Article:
NSW Nationals Senator Perin Davey spent years working in water policy before entering Parliament. Here she writes about why it’s important to look at real-world results, not just numbers on a page, when it comes to water.
In any other world 97 per cent would be a high distinction.
It is a sad indictment of our consensus-based water policy environment that we blindly ignore what, in any other area, would be heralded as success to focus on a number that was put on a page in an 11th-hour political deal.
And it is unfortunate that, while ever that number remains on a page, it is unlikely we will see peace in our consensus model and a restoration of confidence in our irrigation industries who should, but for that number, be rejoicing the end of the drought.
So let’s stop looking at that number on the page and stop looking at out-of-date modelling assumptions and look at what we have actually achieved in practice.
Since 2009 the Commonwealth has acquired almost 2100GL (or 2,875,939 registered entitlements held by the Commonwealth Environmental Water Holder). Governments have delivered, or are on track to deliver, 27 of 37 SDL Adjustment projects to contribute to the 605GL ‘down water’.
If the adjustments are accepted we are virtually 97 per cent of the way to achieving water recovery targets. At the same time, in the southern system, practice is already seeing states operate within the sustainable diversion limits.
More importantly, the water recovered has been used to keep the Coorong connected to (South Australia’s) Lower Lakes for 10 consecutive years. On top of this the Lower Lakes have not fallen below 0.5 AHD and the all-important (for South Australians if no one else) Goolwa-Milang Regatta has been held every year since 2011 following the Millennium Drought.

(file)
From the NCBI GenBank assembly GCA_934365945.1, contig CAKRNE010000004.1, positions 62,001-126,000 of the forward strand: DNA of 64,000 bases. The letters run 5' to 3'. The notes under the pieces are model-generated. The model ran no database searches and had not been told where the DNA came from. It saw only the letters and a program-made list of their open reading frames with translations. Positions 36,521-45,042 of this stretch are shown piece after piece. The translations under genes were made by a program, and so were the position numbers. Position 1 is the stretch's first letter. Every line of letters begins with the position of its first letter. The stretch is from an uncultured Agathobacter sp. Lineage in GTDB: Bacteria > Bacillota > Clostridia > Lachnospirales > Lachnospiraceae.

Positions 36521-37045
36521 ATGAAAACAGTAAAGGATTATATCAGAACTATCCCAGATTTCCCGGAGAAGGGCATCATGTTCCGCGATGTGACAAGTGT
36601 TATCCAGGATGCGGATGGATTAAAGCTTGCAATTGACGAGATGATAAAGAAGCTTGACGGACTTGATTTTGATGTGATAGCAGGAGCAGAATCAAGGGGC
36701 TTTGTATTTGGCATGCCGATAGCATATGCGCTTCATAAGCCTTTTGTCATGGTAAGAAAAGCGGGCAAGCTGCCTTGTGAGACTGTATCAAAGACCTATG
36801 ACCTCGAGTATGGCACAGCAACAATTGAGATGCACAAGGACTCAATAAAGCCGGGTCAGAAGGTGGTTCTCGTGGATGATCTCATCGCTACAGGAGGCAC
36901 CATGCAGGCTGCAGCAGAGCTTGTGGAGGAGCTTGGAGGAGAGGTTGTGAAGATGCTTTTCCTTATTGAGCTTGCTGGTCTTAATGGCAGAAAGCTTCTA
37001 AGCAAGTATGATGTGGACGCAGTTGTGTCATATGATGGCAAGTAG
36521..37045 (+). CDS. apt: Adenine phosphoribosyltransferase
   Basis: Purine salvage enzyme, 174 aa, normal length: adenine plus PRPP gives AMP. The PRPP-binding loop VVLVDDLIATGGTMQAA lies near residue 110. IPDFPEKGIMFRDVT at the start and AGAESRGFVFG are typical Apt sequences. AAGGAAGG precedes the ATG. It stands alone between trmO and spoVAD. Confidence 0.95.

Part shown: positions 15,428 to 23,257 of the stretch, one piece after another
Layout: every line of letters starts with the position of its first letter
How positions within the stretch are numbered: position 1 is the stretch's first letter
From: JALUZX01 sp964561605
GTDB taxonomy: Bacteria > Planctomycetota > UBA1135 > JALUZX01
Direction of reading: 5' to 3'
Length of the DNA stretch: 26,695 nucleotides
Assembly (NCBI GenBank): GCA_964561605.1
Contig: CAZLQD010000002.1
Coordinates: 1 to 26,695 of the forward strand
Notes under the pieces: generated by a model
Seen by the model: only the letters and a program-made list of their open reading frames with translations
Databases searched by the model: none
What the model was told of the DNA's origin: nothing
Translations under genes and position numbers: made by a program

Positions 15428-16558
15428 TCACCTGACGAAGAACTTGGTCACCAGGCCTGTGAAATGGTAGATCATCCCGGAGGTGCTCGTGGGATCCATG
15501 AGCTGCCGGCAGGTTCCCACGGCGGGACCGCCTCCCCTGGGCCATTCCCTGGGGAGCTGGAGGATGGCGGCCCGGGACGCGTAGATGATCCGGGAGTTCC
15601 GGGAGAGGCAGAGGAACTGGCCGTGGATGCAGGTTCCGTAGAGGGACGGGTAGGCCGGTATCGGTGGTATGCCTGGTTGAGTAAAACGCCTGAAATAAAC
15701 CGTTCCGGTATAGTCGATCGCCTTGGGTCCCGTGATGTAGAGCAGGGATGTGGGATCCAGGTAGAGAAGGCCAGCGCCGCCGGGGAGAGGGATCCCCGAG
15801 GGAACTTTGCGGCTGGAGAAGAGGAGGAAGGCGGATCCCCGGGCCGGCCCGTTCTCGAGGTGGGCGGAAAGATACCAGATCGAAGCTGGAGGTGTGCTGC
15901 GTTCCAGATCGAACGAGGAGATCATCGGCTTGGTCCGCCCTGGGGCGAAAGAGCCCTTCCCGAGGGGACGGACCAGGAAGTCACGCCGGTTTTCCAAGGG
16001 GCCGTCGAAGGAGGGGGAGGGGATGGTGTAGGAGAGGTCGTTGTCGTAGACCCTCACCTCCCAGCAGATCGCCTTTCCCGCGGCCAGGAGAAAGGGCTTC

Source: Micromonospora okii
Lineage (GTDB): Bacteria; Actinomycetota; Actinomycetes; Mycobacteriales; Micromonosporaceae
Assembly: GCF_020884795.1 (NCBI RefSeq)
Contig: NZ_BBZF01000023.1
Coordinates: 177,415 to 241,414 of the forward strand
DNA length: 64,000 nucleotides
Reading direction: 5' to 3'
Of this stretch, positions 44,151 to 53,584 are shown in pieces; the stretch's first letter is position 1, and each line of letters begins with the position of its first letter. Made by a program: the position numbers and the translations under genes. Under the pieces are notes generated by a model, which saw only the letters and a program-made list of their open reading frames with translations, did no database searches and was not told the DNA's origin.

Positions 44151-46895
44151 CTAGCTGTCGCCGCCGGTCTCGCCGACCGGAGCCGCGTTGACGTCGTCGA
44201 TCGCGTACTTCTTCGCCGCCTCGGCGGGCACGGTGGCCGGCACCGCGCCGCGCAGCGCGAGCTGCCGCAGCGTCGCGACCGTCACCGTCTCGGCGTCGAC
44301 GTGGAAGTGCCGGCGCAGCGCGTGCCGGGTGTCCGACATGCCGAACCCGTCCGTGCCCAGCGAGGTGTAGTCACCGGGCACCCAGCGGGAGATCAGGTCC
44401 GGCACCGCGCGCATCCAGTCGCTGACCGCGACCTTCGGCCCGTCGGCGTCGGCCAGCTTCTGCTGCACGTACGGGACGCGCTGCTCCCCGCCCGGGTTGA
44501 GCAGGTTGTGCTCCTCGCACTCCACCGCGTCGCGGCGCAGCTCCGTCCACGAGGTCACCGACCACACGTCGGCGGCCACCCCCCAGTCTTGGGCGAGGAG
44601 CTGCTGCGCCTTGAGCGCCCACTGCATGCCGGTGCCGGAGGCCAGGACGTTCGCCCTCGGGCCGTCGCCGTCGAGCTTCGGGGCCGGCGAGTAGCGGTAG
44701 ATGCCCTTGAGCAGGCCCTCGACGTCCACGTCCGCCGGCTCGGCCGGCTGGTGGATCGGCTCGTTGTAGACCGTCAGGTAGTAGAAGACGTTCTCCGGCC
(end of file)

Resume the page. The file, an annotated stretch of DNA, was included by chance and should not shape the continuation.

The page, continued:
By contrast, during the Millennium Drought, the Lower Lakes fell to 0.07 AHD and the Regatta had to be cancelled for three consecutive years.
According to the Commonwealth Environmental Water Holder, over the last decade they have delivered over 8000GL to environmental sites, supported some of the largest native fish and bird breeding events in decades, and watered over 120 sites and 20,000km of river channels.
At the recent Senate Estimates we were told that dealing with constraints is now more important to the CEWH than getting more water.
Thanks to the Basin Plan, environmentally this drought (2019 was the driest year on record) looked vastly different to the last drought – environmentally, that has to be a success.
But for farmers in NSW and Victoria, there was no such good news with low allocations and soaring water prices making most broadacre farming and dairy virtually unviable.
After the year we have just had, with drought, fire and pandemic wreaking havoc on our economy, it has to be time for a rethink.
We should take the 97 per cent high distinction with pride, and accept that the cost of achieving the final 3 per cent is too high a price to pay for our vital agricultural industries and the communities they support.
Perin Davey is The Nationals’ Senator for NSW. Based in Deniliquin she spent nine years working for in the irrigation industry specialising in water policy prior to entering Parliament in 2019.